Across sessions, the initial inquiries of people were mostly limited to the “Himachal Pradesh Nautor Rules”, a policy designed in 1968 to allot land to the landless. While the state government is no longer framing policies related to regularisation of forest land occupations, Central legislations have brought the diversion of forest land under the jurisdiction of the Union Ministry of Environment, Forest and Climate Change. In Himachal Pradesh’s tribal belt, the state governor has exempted provisions of the Forest Conservation Act, 1980, to allot forest land for cultivation under the Nautor Rules. However, the glitch is that the Himachal Pradesh High Court, in a judgment, had maintained that the annual income criteria of Rs. 2,000 would be an eligibility criteria under the Nautor Rules, 1968, in the tribal belt also. This has been challenged in the Supreme Court of India, and only when the final judgement comes, can further land be allotted under these state rules. Regardless, ministers, and even patwaris have emphasised on Nautor, informing the claimants in one instance, “Process your applications under Nautor, FRA mei kuch nahi hoga…(nothing will happen under FRA)”. Unaware that FRA supersedes all other Acts, inhabitants in the region have continued to hold on to the false promises from the political leaders about Nautor. In one instance, a claimant who first prepared his file for an individual claim under FRA, took his file back soon after, saying that he wanted to instead apply under the Nautor Rules. People here continue to be mobilised for a policy that lies paralysed, while legal ownership continues to be a distant dream.
Residents of Kibber, unlike other villages, approached us eagerly insisting that they wanted support, to proceed first and immediately, with the Community Forest Rights claim. Their claim fell in an area spread over 100,000 hectares on which they have depended for grazing their sheep and yaks and collecting forest produce. Tsering, a resident of the village said, “We have been restricted by the Forest Department on earlier occasions and who knows when our complete access would be denied?” He was referring to the restrictions placed on accessing the forest lands over which they had customary user rights. The Kibber Wildlife Sanctuary and Pin Valley National Park are rich in endangered plants, with high medicinal values, and have a healthy population of snow leopards. An area of 10 kilometres around these protected areas has been declared as an “Ecosensitive Zone”, where activities are either prohibited, regulated or permitted under state guidelines. In 2017, the construction of a road connecting the pristine Pin Valley to Kinnaur was initiated. While this would shorten the distance to Shimla from Kaza by 90 kilometres, it will be accompanied by slope destabilisation, muck, and other hazards, due to forest diversion. Since 2009, Project Snow Leopard has been implemented in the region, one of the objectives of which is to “reduce existing anthropogenic pressures on natural resources.” Against such threats, a No Objection Certificate from the Gram Sabha under the Act can be a precious weapon for the community to have a say in the development process. For the residents of Kibber, Mane, and Khurik, the essence of FRA seemed to have rung true.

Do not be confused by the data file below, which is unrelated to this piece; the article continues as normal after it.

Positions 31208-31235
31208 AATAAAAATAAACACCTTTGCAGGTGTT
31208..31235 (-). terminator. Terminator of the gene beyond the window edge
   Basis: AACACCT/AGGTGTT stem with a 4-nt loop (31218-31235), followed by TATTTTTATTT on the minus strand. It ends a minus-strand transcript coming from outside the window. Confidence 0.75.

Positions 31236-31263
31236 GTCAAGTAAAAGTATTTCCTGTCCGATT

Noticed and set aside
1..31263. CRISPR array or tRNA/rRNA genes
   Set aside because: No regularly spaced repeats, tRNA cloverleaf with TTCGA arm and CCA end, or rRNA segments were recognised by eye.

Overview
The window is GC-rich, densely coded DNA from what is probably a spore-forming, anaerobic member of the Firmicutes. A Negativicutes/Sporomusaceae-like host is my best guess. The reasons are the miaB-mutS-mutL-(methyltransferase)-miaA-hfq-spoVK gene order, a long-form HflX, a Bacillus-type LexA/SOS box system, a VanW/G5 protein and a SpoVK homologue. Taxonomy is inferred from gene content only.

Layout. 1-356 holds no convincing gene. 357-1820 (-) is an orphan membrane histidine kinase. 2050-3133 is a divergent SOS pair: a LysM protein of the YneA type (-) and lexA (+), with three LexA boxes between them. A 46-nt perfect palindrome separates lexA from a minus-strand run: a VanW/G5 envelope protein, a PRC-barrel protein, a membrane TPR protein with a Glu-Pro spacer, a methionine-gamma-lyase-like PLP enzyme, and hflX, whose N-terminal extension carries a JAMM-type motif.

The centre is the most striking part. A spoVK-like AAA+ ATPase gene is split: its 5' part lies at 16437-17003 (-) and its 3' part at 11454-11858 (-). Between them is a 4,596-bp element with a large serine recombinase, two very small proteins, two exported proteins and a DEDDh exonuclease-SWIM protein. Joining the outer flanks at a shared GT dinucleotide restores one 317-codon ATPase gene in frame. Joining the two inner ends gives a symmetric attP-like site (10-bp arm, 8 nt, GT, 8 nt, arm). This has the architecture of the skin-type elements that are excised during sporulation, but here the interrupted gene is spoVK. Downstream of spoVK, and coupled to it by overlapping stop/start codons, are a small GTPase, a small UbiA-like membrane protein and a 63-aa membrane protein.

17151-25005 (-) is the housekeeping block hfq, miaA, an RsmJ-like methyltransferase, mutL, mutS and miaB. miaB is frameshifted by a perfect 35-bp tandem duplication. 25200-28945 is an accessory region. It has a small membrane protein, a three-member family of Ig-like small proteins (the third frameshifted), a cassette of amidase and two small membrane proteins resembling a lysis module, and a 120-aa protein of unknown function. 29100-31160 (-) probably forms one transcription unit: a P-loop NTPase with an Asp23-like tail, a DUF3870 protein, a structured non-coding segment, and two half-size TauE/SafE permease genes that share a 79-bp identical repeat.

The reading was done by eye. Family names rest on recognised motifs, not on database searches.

(Vaishnavi Rathore is with Himdhara Environment Research and Action Collective, Palampur, Himachal Pradesh. Her work revolves around research, documentation and implementation of the Forest Rights Act, 2006)